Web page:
3. Moral Awareness / Disaster Relief

Most natural disasters affect those who can actually see the destruction first-hand much more deeply than people who just see pictures and videos. With a truly global pandemic affecting everyone on Earth, the overall will to “help a neighbor” has been tried and true during the COVID-19 wave. Some places just had much better disaster preparedness practices than others, and where there were shortages in one area, and excess in another, the right moves were made.

Only time will tell if optimism turns to reality, but thinking that the global reach of this disaster and the “all in this together” mantra will lead to more disaster relief for issues some people may not be familiar with (hurricanes, tornados, famine, earthquakes, etc.) is definitely beyond reasonable.

4. Clean Beaches

Over the last 10 years, roughly 60 million Americans visit a beach per year. Couple that with coastal population booms, and it’s safe to say the sand in the United States gets a lot of foot traffic. Though the lack of tourism certainly hurt the economy, it gave the beaches a long overdue break, resulting in massive decreases in coastal pollution, deep beach cleans by locals, and increases in water quality.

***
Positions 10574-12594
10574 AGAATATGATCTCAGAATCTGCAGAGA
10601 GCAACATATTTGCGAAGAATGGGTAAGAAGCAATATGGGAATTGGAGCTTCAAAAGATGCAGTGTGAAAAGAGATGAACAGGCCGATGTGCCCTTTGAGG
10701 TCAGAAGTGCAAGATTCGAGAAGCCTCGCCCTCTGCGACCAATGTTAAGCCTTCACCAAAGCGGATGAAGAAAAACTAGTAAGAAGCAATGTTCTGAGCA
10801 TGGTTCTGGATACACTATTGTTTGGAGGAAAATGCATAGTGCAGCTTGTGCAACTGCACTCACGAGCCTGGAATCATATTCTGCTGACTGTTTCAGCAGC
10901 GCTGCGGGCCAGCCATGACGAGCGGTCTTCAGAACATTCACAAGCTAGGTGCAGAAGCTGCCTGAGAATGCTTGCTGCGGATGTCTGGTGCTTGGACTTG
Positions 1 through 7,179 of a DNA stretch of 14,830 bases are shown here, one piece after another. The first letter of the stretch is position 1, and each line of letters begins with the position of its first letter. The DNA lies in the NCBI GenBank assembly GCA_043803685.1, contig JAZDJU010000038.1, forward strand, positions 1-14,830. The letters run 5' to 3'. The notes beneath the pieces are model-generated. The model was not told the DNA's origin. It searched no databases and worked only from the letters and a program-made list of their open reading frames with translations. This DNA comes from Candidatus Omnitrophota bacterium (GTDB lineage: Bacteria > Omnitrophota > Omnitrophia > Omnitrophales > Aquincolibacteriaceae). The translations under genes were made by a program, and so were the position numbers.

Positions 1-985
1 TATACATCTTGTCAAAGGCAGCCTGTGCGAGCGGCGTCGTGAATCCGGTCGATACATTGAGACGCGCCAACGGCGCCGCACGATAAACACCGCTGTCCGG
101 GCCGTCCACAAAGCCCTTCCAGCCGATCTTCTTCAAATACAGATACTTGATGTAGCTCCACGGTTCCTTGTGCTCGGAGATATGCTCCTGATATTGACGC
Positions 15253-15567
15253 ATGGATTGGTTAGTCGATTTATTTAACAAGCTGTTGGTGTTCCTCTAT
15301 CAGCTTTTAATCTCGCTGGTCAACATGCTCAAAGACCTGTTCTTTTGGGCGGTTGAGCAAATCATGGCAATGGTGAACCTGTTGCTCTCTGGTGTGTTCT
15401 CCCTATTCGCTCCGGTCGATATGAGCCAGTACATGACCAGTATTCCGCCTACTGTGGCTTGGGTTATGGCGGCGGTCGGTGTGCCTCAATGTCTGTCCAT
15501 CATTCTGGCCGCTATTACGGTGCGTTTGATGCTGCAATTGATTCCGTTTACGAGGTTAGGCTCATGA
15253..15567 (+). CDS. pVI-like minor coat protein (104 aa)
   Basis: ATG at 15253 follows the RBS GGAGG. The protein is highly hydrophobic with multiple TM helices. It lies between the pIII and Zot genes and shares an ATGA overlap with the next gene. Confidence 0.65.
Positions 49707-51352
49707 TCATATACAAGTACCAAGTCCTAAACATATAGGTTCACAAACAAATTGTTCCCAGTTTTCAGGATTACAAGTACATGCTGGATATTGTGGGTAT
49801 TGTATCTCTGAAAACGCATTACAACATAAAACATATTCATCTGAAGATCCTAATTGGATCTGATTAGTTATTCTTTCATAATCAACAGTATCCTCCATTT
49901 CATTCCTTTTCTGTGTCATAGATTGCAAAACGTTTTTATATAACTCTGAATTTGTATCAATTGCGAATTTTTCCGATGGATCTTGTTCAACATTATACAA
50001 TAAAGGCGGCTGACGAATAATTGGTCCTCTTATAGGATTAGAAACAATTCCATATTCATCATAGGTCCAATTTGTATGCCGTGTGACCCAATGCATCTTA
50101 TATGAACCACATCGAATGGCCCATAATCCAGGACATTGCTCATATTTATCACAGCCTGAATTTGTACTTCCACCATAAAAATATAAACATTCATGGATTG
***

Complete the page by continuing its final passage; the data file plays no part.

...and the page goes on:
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5. A Little Bad with the Good

With closures of schools and a lot of work places, brought with it closures of some recycling centers, resulting in a lot of recyclables being trashed. The increases in online deliveries are certainly sensible, but they, too, added to an uptick in waste production, due to packaging. Additionally, medical waste (including masks and gloves) experienced a steady uptick as well.

Ultimately, the environmental effects of COVID-19 are things we can take a bit of resolve in, as pretty much everything else has been affected negatively by the pandemic. Increases in air and water quality should continue to be steady, new infrastructure with renewable resources now exist and just need some legislative boosts in areas, a lot of public places that needed a good cleaning have gotten it, and the only negatives on this list involve human actions that can be adjusted, moving forward.